Background: Disrupting the costimulatory CD40-CD40L dyad reduces atherosclerosis, but can result in immune suppression. The authors recently identified small molecule inhibitors that block the interaction between CD40 and tumor necrosis factor receptor-associated factor (TRAF) 6 (TRAF-STOPs), while leaving CD40-TRAF2/3/5 interactions intact, thereby preserving CD40-mediated immunity. Objectives: This study evaluates the potential of TRAF-STOP treatment in atherosclerosis. Methods: The effects of TRAF-STOPs on atherosclerosis were investigated in apolipoprotein E deficient (Apoe−/−) mice. Recombinant high-density lipoprotein (rHDL) nanoparticles were used to target TRAF-STOPs to macrophages. Results: TRAF-STOP treatment of young Apoe−/− mice reduced atherosclerosis by reducing CD40 and integrin expression in classical monocytes, thereby hampering monocyte recruitment. When Apoe−/− mice with established atherosclerosis were treated with TRAF-STOPs, plaque progression was halted, and plaques contained an increase in collagen, developed small necrotic cores, and contained only a few immune cells. TRAF-STOP treatment did not impair “classical” immune pathways of CD40, including T-cell proliferation and costimulation, Ig isotype switching, or germinal center formation, but reduced CD40 and β2-integrin expression in inflammatory monocytes. In vitro testing and transcriptional profiling showed that TRAF-STOPs are effective in reducing macrophage migration and activation, which could be attributed to reduced phosphorylation of signaling intermediates of the canonical NF-κB pathway. To target TRAF-STOPs specifically to macrophages, TRAF-STOP 6877002 was incorporated into rHDL nanoparticles. Six weeks of rHDL-6877002 treatment attenuated the initiation of atherosclerosis in Apoe−/− mice. Conclusions: TRAF-STOPs can overcome the current limitations of long-term CD40 inhibition in atherosclerosis and have the potential to become a future therapeutic for atherosclerosis.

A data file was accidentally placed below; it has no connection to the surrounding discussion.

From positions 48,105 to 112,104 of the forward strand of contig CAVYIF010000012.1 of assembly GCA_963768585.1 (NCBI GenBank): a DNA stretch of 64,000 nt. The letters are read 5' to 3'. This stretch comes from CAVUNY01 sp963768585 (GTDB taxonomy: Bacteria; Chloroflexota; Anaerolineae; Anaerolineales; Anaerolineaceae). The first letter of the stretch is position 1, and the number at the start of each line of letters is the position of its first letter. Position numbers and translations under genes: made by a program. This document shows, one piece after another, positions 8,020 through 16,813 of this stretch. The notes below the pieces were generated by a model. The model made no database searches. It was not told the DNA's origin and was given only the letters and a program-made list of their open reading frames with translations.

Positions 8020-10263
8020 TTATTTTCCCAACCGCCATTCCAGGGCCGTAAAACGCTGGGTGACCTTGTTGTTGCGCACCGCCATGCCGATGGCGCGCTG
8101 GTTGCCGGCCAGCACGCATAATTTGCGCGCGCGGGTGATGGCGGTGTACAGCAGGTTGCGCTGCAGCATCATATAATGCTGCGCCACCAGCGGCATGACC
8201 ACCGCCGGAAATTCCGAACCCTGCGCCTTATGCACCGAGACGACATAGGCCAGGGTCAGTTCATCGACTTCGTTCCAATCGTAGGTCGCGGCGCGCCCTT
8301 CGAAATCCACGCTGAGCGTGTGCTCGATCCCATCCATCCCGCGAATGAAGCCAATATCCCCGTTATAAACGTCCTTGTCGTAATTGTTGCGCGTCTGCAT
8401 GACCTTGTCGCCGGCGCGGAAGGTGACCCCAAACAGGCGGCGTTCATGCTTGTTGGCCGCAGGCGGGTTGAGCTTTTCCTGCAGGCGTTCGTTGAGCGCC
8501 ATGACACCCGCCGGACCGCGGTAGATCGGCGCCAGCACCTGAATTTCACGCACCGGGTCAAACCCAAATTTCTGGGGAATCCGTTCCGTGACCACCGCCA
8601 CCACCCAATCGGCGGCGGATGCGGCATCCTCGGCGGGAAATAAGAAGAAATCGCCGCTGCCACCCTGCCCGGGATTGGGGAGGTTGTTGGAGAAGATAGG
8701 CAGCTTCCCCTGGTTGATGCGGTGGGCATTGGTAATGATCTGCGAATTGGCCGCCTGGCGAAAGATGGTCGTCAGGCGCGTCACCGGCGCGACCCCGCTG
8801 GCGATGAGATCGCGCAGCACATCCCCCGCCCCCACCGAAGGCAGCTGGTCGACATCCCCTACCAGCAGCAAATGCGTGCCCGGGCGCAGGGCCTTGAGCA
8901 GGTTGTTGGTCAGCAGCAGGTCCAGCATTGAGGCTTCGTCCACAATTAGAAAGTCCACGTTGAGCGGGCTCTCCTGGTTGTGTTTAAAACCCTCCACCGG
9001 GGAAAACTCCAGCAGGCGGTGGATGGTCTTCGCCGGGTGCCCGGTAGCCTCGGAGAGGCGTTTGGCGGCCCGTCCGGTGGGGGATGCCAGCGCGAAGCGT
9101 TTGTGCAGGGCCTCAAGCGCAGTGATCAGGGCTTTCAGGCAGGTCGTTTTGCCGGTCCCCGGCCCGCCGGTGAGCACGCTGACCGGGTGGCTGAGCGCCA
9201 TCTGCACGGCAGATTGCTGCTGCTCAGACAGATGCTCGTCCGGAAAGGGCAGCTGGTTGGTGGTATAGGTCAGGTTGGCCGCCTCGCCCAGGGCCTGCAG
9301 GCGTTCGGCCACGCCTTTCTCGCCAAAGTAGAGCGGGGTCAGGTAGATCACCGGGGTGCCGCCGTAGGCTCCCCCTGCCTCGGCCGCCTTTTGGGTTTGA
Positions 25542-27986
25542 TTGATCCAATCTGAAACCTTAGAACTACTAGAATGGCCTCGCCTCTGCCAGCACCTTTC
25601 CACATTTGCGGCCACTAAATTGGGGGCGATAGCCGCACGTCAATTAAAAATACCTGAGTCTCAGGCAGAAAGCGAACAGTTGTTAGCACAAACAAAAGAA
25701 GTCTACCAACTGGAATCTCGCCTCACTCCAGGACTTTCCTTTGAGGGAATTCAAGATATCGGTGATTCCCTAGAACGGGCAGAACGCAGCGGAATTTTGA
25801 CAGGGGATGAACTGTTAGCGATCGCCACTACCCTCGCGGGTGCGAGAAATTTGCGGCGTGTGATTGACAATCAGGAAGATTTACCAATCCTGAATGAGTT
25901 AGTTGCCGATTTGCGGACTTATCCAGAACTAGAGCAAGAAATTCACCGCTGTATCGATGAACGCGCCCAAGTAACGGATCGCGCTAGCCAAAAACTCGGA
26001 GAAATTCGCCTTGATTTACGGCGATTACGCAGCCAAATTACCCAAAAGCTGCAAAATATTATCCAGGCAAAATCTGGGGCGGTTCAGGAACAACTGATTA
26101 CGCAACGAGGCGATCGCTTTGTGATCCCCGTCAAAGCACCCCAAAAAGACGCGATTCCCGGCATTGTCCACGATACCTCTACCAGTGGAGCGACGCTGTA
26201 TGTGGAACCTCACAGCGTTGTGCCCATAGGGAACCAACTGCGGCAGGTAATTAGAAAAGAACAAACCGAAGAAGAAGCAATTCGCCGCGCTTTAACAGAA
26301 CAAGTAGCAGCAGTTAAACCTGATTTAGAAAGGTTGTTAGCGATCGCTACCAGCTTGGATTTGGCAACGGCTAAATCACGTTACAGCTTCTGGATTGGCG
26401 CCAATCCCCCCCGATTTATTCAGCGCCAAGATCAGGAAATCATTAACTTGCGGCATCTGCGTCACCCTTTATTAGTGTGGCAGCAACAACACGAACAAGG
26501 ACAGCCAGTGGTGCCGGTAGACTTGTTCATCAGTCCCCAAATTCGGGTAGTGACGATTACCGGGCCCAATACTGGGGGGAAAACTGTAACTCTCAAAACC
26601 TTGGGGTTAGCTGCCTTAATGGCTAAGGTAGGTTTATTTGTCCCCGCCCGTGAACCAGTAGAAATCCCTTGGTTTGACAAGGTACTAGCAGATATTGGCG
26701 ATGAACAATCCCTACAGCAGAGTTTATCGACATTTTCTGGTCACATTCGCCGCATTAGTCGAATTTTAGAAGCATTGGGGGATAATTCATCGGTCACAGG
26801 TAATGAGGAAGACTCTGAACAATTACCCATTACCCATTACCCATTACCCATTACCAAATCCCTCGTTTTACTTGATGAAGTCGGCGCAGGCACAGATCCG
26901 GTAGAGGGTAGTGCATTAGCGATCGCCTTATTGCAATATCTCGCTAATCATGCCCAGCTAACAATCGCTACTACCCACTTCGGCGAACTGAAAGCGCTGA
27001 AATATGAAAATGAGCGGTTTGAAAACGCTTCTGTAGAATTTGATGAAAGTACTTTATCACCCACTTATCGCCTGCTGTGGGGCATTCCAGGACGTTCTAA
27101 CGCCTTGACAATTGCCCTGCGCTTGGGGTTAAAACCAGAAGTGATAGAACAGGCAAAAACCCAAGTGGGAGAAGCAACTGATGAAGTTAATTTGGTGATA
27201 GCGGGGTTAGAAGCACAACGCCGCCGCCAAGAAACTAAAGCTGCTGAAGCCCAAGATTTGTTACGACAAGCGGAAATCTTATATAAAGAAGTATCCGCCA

- drug development